When I was staying home with my very young children, I used to joke that my primary job as “Mom” was to wipe… wipe noses, wipe bottoms, wipe tables, counters, floors.
If you were to add up all the hours spent wiping, it would be around 27 hours a day. That’s right, more than 100% of any given day as a SAHM of multiple youngsters is spent wiping something. Spilled milk, my shirt, drool, my pants, my child’s shirt, spit up, poo, the potty seat, my child’s face, my face, my hair, my child’s hands…
You get the picture. All. The. Time. Wiping. I dreamt about wiping… messes too big for any cloth. Laundry piling up. Washing machines breaking under the strain. My flabby triceps becoming svelt and defined from the constant effort of it all. (There’s always a silver lining, folks)
Then one day it dawned on me that really, honestly, being a good mom to my kids could actually be all about the quality of my wiping. I realized that this thing I do constantly mattered deeply.
We spend so much of our time worrying about how we are doing as a parent… how many months (or years) of therapy will our kids need as grown-ups because of us? Are we providing enough support? Too much? Are they having too much screen time? Do they need more activities or more rest? How are they when they are away from us? Are they respectful? Kind? Do they tease other children the way they tease their siblings? Are they hitting their developmental milestones on time? Are they hitting other people?
What I’ve learned over the years working in attachment is that it is all about the small moments. We get caught up in those questions and miss the fact that our child’s face flashed with shame when their milk spilled on the carpet, right before they started to cry.
If we are doing a good job of wiping, we are present. We notice not only that the milk spilled on the carpet, but also that our child feels bad about it.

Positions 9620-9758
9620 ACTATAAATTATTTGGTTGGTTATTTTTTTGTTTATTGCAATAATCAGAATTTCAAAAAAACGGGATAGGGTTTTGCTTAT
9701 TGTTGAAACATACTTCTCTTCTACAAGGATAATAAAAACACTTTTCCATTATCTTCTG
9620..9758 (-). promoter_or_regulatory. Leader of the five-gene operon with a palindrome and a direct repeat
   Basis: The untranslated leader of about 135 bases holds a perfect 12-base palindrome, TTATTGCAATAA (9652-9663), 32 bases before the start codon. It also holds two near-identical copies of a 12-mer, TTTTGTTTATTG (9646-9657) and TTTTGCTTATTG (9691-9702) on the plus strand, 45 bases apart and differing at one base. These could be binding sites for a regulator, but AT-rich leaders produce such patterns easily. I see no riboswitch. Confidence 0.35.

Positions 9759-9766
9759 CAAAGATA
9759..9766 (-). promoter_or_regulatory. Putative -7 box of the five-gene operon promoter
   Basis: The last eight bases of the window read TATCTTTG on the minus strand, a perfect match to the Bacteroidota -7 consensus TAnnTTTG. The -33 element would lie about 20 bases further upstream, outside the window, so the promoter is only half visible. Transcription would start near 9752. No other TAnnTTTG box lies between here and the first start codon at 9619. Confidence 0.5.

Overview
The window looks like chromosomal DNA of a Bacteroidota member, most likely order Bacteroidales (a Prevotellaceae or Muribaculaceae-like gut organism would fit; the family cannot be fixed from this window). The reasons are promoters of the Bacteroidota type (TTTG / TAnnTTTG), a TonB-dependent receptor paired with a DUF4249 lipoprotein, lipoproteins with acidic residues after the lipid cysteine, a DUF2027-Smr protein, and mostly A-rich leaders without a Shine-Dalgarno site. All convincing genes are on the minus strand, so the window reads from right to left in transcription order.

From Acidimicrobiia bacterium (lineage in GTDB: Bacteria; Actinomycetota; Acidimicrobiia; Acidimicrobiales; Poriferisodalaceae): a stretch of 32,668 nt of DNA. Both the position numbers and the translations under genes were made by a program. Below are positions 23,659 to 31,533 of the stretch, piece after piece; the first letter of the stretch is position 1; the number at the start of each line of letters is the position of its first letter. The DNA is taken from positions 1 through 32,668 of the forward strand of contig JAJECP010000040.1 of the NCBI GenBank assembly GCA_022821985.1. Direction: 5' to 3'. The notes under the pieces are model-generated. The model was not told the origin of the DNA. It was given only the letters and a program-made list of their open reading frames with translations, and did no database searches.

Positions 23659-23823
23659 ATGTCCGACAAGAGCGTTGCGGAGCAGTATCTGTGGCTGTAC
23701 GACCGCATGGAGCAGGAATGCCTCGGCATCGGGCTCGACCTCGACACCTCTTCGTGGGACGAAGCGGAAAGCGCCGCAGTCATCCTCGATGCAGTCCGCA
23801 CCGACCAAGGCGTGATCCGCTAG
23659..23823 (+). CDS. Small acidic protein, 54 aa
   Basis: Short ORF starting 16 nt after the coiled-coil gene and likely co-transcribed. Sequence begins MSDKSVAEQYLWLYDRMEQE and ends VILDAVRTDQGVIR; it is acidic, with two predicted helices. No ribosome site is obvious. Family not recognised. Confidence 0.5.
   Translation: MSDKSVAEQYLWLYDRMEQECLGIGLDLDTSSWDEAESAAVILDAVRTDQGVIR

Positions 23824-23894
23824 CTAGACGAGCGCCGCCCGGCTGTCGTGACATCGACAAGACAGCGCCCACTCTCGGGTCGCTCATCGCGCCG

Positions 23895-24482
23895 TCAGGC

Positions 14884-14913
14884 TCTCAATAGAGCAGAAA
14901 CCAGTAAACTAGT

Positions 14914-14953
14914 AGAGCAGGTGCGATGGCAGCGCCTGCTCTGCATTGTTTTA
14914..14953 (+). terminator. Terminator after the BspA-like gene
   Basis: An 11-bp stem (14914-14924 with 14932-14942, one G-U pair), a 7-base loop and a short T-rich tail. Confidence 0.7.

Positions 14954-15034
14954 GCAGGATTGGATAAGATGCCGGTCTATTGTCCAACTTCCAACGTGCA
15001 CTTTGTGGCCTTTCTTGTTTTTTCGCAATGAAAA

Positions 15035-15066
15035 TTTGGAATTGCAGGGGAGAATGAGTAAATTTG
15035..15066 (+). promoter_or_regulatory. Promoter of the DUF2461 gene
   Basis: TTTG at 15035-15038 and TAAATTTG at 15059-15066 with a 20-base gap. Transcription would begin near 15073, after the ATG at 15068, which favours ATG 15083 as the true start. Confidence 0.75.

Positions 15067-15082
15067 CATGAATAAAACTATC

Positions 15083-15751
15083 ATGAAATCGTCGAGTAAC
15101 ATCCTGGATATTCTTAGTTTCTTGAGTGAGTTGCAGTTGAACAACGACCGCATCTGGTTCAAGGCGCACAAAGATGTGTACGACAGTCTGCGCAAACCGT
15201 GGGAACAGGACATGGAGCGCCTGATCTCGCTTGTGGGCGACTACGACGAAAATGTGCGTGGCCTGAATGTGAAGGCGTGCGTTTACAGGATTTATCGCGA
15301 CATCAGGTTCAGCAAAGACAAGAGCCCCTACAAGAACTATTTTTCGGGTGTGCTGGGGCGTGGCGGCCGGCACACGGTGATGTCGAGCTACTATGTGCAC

If we are doing a good job of wiping, we self–regulate. Rather than letting our initial annoyance or frustration take the lead and cause us to say or do things we later regret, we take a deep breath (or five) and lead with compassion.
If we are doing a good job of wiping, we are responsive. We might be worried about getting the milk up or the possibility of lingering stink if it’s not cleaned properly, but we choose to respond first to our child’s emotional need. It might only take a moment, getting down to our kid’s level with a hug… “oh dear, your milk spilled! That’s ok, I know it was an accident. We’ll get it cleaned up, don’t worry. You can help! We’ll work together.” Or we might need to spend a little more time with our kiddo before it’s ok to start wiping, responding first to their needs and then to the task.
If we are doing a good job of wiping, we are kind. This may be the 7 millionth spill we’ve cleaned up in the past 30 minutes, we might be ready to lose our minds, but we recognize that our child is not the bad guy. Our child is just that, a child. And children spill things. Kindness allows us to treat our children as we would want to be treated. Kindness allows us to look past the momentary frustration to see the beautiful little person we value more than life itself, and to treat them accordingly.
We can learn a great deal about ourselves in these small moments… Are we patient or do we lose control of our emotions? Are we servant leaders or dictators? Do we understand our children or miss them entirely? However we are, our children soak us up.
In these small moments, I have the unique and weighty opportunity to be the person I want my children to become.
I no longer feel exasperated by all the wiping (though, admittedly it has lessened somewhat). It has become for me a sort of barometer for how I am doing… on good days I am present, regulated, responsive, and kind. Other days I might struggle with one or all of those things, and then know I need to give myself a little care in order to get back on track.
These days, my parenting goal is to be a wiping wizard.
So much love,